Story at a glance
- Over 100 bushfires in Australia caused catastrophic conditions, and a state of emergency has been declared.
- Some people have been accused of starting fires on purpose, despite a nationwide fire ban.
- "The only safe place to be is somewhere else," says one expert.
More than 100 active bushfires in Queensland and New South Wales, Australia, brought catastrophic conditions on Tuesday. Some regions faced evacuation as firefighters controlled the blaze, which was downgraded to ‘Watch and Act’ level on Wednesday after the weather cooled, the New Zealand Herald reports.
The severe fires stoked political tensions over climate change and environmental management, the New York Times reports, because of the size and power of Australia’s coal industry and the often severe weather conditions. Dry conditions and strong winds have exacerbated the recent fires.
The bushfires have killed koalas, and smoke has reduced air quality to unsafe levels. The size of the fires also causes “firestorms,” a thunderstorm caused when the smoke plume of a wildfire reaches the stratosphere. Some of the recent fires have been started by “dry lightning,” and others have allegedly been started by people purposely lighting fires despite a country-wide fire ban. (Local press calls the firestarters “firebugs.”) The size of these wildfires also raises concerns because the peak of summer is still weeks away.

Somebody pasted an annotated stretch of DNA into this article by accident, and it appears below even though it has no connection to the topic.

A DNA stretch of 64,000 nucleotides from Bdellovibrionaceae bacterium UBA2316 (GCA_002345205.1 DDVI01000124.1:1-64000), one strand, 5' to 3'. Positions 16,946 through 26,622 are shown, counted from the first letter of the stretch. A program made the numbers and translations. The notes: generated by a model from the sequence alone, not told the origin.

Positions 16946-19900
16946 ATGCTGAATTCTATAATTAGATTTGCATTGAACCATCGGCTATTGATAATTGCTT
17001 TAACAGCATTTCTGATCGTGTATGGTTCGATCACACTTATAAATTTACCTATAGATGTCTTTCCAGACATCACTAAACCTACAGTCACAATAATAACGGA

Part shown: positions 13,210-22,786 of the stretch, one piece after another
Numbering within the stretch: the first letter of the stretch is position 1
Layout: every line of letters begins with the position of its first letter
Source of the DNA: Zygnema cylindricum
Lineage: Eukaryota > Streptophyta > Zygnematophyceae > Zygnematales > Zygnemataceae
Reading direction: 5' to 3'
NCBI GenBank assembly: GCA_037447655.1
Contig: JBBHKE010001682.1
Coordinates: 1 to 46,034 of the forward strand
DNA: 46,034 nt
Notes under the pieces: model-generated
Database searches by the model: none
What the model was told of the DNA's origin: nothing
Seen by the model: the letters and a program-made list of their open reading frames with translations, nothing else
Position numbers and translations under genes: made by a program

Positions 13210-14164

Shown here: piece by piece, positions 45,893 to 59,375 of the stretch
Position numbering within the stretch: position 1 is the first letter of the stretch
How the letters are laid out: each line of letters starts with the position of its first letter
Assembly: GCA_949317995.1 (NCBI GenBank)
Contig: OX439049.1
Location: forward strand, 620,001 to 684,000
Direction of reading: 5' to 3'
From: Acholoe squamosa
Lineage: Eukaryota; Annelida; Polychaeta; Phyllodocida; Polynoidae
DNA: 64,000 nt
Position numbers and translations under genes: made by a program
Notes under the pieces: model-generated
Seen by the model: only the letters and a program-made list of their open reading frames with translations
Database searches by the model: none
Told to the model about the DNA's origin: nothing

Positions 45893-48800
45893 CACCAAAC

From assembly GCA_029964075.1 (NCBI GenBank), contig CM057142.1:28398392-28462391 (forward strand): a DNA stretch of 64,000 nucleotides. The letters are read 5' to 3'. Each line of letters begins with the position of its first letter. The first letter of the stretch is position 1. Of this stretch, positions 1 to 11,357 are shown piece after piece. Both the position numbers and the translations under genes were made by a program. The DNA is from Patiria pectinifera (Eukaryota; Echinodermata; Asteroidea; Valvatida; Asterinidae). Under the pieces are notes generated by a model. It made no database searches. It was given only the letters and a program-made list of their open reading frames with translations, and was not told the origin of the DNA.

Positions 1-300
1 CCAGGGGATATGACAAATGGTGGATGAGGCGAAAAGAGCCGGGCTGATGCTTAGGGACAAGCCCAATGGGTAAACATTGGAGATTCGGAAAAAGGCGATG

"We've got the worst of the summer — the worst of the season — still ahead of us as we head into summer," NSW Rural Fire Services Commissioner Shane Fitzsimmons told BBC.
The “catastrophic” fire rating affected New South Wales’s capital city Sydney, but people living in rural areas were in greater danger, CNN reports. Three people died earlier this week because of bushfires, but no lives were lost on Tuesday.
"The only safe place to be is somewhere else," Stuart Ellis, chief executive of the Australasian Fire and Emergency Service Authorities Council, told national broadcaster ABC.